Keeping it Clean

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-By John Boley

It’s one of the oldest and best names in Australia. It’s owned by a US company. And it’s run by a European. A recipe for disaster, surely? Another nail in the coffin of Aussie culture?

Not at all. In fact, quite the reverse. Because in this case, the US company is committed to sustaining the brand and Herman Verhofstadt is dedicated to keeping it proudly Australian. So much so that he will jump at the chance to become a citizen as and when the offer comes.

The brand is Sabco, once upon a time the South Australian Brush Company. Readers will probably know that already because the Business in Focus production team will have added some suitably whimsical title, such as “Cleaning Up”, or “Polishing the Image”. Certainly Sabco’s own kicker, “first choice for quality cleaning solutions”, is a little misleading for, as Herman explains, the one thing the company doesn’t offer is cleaning solutions. It’s hardware – hardware for consumer use and for professional applications – and in both sectors Herman insists the products on offer do the job better.

Herman is chief executive officer of the company that has been producing and supplying cleaning products for Australians for more than 120 years. Sabco is an iconic Australian brand and a name that was founded in 1892. “We pride ourselves on being at the forefront of mops, brooms, and cleaning in Australia.”

He’s a real enthusiast, too. Brought all the way from Europe by the US owners after they took the company over several years ago, he claims (almost certainly without exaggeration) that “I can talk for three hours about buckets if you wish.” He has researched the brand, which changed to Sabco some 60-70 years ago, and says confidently that it is the second-oldest well known consumer goods brand in Australia (behind, we think, good old Arnotts*).

“It is such an iconic Australian brand. People ask me lots of questions about it and I tell them I have not found anything older than us except for Arnotts,” says Herman. He explains that the probable explanation of the company’s origins dates back some two centuries to the Industrial Revolution in Europe, when people really started to build machines. One such machine was a block of wood with holes in it, he says, holes into which you could stick branches. Hey presto – the first broom. “The first broom companies in the world were all founded in Europe and an Australian businessman travelling in Europe put some machines on a ship back home to Adelaide and began working on them.”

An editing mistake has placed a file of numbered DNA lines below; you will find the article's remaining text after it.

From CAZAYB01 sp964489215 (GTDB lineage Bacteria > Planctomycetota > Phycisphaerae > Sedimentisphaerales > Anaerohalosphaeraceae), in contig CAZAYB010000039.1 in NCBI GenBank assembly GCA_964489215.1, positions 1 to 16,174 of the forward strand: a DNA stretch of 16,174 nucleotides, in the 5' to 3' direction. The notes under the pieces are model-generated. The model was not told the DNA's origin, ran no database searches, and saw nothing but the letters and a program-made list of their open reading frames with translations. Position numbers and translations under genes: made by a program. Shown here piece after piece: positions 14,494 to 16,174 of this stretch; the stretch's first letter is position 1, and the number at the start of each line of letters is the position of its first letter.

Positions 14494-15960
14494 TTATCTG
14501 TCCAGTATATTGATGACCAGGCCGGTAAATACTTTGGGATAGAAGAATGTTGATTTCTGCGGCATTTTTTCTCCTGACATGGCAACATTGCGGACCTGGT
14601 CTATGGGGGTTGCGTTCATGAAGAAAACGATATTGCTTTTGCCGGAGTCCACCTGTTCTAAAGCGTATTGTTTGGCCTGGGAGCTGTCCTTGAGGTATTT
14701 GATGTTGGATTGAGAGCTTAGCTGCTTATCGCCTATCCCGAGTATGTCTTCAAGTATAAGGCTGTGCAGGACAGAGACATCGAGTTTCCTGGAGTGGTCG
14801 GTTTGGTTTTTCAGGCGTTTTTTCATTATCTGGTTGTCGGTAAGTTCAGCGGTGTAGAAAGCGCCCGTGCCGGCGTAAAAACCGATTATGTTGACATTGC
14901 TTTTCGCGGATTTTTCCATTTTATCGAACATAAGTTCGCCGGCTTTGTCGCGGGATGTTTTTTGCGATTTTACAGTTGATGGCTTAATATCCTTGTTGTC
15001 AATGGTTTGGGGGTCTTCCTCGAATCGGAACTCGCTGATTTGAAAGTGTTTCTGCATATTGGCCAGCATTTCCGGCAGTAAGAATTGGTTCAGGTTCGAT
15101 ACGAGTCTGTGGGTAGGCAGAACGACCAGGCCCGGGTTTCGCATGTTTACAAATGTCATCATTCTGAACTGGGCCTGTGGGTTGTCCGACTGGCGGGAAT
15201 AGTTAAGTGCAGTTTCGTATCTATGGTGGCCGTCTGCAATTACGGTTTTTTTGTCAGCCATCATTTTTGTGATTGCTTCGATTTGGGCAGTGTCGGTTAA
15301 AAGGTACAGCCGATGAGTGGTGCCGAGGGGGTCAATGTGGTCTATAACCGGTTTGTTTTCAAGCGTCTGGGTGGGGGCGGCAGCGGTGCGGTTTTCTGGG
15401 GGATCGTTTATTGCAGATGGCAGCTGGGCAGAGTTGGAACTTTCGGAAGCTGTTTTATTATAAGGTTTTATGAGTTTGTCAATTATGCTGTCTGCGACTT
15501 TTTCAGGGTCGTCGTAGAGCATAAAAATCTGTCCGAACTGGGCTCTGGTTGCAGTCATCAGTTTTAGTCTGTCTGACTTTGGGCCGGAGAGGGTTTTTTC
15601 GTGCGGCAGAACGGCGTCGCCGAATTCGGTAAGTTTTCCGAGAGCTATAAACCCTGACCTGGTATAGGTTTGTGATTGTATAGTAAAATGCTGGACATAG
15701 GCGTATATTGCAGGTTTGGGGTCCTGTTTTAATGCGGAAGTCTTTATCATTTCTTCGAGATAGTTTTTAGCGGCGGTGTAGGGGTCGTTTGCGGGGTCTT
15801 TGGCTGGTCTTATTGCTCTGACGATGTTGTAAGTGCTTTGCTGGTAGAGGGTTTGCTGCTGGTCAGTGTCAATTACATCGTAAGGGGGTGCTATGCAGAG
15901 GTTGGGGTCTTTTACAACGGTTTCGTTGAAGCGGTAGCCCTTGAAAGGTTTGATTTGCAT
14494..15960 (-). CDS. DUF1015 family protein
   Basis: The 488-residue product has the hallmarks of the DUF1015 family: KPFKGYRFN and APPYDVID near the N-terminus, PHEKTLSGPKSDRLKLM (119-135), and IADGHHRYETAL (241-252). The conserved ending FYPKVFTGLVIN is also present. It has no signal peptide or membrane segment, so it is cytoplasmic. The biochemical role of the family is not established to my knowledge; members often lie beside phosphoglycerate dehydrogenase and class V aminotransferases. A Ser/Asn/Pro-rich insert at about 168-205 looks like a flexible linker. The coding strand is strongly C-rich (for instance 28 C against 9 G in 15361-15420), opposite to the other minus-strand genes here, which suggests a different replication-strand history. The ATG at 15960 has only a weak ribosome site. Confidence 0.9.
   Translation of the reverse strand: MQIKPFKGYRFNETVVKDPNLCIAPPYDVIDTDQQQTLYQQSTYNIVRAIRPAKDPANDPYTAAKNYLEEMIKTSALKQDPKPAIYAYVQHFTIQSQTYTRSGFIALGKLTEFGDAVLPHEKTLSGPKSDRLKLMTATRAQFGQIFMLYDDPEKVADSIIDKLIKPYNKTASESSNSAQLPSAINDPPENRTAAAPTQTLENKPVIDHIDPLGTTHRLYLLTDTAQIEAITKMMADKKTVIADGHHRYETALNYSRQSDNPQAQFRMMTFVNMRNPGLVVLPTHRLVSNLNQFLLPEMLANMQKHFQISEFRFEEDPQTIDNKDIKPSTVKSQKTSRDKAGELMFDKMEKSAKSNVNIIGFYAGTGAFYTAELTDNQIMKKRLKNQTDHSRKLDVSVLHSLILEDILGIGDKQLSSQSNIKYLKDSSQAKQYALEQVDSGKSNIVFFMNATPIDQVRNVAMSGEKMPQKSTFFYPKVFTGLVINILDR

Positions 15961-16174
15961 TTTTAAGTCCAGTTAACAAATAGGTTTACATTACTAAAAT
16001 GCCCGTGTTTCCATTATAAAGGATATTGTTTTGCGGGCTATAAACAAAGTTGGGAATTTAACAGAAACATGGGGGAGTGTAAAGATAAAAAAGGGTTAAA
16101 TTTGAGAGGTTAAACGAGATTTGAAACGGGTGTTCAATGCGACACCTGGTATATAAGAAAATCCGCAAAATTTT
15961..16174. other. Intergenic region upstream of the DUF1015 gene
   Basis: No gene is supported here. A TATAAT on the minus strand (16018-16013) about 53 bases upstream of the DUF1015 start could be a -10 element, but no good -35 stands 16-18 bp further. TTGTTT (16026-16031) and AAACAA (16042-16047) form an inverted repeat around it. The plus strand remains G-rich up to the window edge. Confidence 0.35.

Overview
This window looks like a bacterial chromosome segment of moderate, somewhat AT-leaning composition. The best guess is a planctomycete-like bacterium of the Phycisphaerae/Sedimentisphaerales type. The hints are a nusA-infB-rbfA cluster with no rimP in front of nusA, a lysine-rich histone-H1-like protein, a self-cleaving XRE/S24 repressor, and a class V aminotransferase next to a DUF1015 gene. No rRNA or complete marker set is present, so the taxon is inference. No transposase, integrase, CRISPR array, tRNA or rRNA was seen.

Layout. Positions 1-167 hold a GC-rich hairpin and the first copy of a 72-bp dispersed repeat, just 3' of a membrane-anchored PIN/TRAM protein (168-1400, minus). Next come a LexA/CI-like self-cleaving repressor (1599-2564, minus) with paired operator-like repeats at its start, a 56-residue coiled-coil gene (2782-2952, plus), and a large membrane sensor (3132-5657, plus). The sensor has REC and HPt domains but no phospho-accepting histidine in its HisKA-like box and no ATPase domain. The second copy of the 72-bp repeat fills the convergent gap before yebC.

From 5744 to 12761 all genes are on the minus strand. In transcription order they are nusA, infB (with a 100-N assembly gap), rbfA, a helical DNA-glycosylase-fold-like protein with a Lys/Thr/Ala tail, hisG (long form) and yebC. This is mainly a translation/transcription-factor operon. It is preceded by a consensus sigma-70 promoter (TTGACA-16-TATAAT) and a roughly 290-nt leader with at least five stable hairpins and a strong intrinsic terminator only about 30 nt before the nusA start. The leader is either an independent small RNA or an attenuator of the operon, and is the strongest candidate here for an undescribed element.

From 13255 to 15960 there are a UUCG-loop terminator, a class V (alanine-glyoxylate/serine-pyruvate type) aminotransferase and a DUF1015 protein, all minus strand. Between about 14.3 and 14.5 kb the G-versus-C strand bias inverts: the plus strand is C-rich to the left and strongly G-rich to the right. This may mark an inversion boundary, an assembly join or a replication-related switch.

That was the Hay family which founded what is now Sabco. At that time, says Herman, many such companies were springing up, though few survive today. Now the shares are no longer in Australian hands and are owned by a family running a private company in the US and taking a back-seat but keen interest in keeping the brand, er, ‘clean’. Environmental awareness is an important factor in the cleaning business these days.

“The family that owns the business runs it to very high ethical standards and will not allow anything that harms the environment,” says Herman. “We use recycled metal for all our handles, for example, and the bristles in the brooms are made from recycled PET bottles which we extrude again.” The green colour of the products may resound in consumers’ minds, he believes, but the fact is that this recycling is not only efficient but also cost-effective. “Ecological is really very easy – most of the time it’s actually cheaper to do the right thing. Recycled metal is cheaper and for a broom handle it’s perfect as it is as strong as virgin raw material.”

The best Sabco carpet sweeper is made using natural cow hair. This too is a product advantage as well as being ‘clean’ – it does not have a ‘memory’ like synthetic materials.